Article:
Gawker and the Nano-Publishing Trend
Gawker, for the un-initiated is a New York based weblog describing itself as "a live review of city news, and by news we mean, among other things, urban dating rituals, no-ropes social climbing, Conde Nastiness, downwardly mobile i-bankers, real estate porn -- the serious stuff."
Nick also publishes Gizmodo, a weblog covering the latest and greatest in technological gadgetry.
Gawker just had their official launch party last night which I am sure was a blast. Gawker, Gizmodo, and my other site, MarketingFix are nanopublishing ventures that will turn around online media as we know it. The operations of most current online ventures require so much in the way of resources that it is not surprising a profit is rarely made. Nonopublished sites, on the other hand, don't require much more than free blogging software and one human to add content. Now that's oversimplifying it just a bit but this model brings the economics in line with reality. Very low overhead so that even minimal revenue can turn a profit.
For advertisers, "nanopublishing" yields the ability to "nanotarget". It's just another progressive step in the ability to more finely target and customize your advertising campaigns. There will be a shift from coverage to composition when crunching numbers. The quality of the audience will become more important then the quantity. Will that make media planning more difficult? Perhaps, but it will make for far more successful campaigns. And, interestingly, one of Denton's "nanopublishing" ventures just might make this "microtargeting" effort easier. Called The Lafayette Project -- a working title -- , this service will mine the editorial selections and commentary on weblogs to produce an improved personalized news service to consumers. It will identify the stories which have generated the most buzz in the weblog community, and allow readers to track the writings of their favorite weblog authors. I would imagine this to become the entry point into the "nanopublishing" world the way Google is the entry point into the web. I'm sure it will be more then that but we will all have to wait until it's launched later this year to find out.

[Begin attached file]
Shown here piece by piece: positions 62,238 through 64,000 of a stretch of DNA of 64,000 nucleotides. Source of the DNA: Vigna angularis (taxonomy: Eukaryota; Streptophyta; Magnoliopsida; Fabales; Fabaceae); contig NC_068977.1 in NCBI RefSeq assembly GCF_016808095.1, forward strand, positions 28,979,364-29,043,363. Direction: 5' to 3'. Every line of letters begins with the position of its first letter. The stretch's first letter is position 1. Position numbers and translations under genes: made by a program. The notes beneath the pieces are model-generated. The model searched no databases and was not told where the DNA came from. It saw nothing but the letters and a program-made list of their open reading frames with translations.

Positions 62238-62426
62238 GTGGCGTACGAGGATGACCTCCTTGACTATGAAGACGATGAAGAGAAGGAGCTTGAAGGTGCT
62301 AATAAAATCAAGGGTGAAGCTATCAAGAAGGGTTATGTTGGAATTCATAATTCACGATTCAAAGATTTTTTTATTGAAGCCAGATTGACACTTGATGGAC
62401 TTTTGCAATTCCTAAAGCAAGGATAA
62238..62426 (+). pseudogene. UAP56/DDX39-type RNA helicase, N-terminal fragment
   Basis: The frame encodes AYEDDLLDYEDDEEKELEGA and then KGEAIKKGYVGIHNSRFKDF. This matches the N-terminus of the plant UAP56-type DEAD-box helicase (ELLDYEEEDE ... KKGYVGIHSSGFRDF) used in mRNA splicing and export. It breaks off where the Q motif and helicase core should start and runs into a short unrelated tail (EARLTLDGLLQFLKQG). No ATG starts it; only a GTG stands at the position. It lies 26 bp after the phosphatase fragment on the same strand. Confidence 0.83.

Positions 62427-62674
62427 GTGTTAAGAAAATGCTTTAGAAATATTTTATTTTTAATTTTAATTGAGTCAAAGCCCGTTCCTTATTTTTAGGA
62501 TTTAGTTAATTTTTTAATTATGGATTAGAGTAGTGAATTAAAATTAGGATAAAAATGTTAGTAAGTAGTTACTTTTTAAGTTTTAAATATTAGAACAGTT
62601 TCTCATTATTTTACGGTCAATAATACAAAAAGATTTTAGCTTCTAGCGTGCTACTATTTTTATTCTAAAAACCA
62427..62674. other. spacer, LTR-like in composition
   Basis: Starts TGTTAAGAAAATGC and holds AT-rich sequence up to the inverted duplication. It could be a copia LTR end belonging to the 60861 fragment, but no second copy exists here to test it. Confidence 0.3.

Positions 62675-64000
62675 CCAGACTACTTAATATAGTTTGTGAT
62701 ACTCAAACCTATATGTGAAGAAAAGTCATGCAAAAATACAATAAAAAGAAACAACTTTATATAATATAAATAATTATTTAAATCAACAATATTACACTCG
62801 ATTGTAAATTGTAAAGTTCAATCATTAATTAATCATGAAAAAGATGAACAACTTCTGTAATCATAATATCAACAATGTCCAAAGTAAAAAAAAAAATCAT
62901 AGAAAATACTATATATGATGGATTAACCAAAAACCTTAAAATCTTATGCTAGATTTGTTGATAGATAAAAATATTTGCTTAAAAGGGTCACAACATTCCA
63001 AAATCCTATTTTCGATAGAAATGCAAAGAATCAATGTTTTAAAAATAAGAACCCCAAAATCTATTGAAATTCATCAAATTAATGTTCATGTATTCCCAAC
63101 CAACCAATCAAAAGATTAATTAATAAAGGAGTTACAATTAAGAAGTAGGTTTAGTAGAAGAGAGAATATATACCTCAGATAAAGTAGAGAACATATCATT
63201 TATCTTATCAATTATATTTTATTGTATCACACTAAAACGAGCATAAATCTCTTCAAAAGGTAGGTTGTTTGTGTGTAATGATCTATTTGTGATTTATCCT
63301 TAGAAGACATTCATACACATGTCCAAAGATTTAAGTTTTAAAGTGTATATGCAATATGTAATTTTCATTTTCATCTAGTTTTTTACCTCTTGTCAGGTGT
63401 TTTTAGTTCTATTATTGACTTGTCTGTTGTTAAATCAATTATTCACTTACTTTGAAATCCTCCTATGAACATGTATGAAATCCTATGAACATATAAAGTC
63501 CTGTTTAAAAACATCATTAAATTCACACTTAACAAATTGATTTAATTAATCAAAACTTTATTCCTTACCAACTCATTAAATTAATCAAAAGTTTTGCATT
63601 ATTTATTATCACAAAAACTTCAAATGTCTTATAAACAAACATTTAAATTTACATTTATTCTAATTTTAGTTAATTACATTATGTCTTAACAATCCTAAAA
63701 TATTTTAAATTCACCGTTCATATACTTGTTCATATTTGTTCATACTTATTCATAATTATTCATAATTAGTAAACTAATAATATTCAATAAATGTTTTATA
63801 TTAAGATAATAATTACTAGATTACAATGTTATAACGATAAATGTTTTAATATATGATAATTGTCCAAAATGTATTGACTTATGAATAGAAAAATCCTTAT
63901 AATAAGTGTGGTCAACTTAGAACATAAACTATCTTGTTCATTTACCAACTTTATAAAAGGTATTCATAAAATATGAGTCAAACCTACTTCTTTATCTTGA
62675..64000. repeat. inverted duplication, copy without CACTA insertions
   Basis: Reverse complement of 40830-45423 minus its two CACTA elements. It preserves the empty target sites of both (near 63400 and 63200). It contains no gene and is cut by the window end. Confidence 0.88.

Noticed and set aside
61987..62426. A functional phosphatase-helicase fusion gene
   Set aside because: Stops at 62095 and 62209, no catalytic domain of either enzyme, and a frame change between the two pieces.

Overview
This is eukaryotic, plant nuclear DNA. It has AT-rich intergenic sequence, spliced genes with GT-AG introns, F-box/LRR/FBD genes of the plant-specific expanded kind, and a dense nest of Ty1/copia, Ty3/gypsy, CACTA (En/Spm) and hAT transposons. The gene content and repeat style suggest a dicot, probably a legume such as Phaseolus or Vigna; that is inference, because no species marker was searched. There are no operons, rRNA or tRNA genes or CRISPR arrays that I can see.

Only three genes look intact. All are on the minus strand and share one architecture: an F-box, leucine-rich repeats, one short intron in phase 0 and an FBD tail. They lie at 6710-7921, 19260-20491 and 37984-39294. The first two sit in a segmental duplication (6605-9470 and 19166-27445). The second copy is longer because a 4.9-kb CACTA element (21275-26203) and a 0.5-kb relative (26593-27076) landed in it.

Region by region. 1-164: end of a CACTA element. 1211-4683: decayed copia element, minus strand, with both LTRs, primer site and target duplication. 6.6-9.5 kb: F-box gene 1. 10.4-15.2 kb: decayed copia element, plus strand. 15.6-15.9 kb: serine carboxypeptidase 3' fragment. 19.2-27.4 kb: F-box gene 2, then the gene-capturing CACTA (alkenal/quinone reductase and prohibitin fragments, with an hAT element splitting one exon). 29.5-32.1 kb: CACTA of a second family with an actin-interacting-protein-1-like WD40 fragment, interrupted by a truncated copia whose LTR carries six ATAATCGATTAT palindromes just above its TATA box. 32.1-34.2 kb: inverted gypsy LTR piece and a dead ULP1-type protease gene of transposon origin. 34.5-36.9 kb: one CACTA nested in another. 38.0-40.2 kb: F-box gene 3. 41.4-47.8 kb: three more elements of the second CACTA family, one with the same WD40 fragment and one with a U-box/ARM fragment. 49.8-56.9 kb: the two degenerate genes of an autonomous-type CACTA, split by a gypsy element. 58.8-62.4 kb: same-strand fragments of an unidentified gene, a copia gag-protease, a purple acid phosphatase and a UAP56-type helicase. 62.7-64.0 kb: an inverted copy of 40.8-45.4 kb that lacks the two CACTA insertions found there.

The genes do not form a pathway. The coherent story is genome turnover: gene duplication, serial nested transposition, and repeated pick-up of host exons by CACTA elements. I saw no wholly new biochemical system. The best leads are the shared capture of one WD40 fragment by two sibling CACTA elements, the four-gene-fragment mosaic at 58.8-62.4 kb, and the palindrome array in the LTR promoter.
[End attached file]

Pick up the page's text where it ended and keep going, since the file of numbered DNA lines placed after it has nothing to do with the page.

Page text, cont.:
Like most new media, nanopublishing will not replace existing media. It will just shift the playing field and that, in itself, is what is so fascinating about it.